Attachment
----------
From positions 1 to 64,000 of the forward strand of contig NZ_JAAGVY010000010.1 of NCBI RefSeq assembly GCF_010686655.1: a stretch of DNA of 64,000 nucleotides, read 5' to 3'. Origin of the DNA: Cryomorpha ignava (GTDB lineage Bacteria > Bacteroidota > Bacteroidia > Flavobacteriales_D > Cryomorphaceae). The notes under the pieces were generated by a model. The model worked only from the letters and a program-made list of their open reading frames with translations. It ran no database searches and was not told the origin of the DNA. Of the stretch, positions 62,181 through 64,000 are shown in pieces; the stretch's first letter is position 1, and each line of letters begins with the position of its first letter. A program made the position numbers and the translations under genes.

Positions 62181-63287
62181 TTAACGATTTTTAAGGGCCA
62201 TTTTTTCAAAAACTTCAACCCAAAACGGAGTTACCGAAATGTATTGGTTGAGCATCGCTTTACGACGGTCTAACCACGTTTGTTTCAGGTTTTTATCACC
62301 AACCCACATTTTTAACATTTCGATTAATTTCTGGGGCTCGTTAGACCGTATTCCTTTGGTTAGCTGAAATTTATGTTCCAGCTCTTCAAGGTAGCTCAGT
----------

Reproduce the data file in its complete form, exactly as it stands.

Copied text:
From positions 1 to 64,000 of the forward strand of contig NZ_JAAGVY010000010.1 of NCBI RefSeq assembly GCF_010686655.1: a stretch of DNA of 64,000 nucleotides, read 5' to 3'. Origin of the DNA: Cryomorpha ignava (GTDB lineage Bacteria > Bacteroidota > Bacteroidia > Flavobacteriales_D > Cryomorphaceae). The notes under the pieces were generated by a model. The model worked only from the letters and a program-made list of their open reading frames with translations. It ran no database searches and was not told the origin of the DNA. Of the stretch, positions 62,181 through 64,000 are shown in pieces; the stretch's first letter is position 1, and each line of letters begins with the position of its first letter. A program made the position numbers and the translations under genes.

Positions 62181-63287
62181 TTAACGATTTTTAAGGGCCA
62201 TTTTTTCAAAAACTTCAACCCAAAACGGAGTTACCGAAATGTATTGGTTGAGCATCGCTTTACGACGGTCTAACCACGTTTGTTTCAGGTTTTTATCACC
62301 AACCCACATTTTTAACATTTCGATTAATTTCTGGGGCTCGTTAGACCGTATTCCTTTGGTTAGCTGAAATTTATGTTCCAGCTCTTCAAGGTAGCTCAGT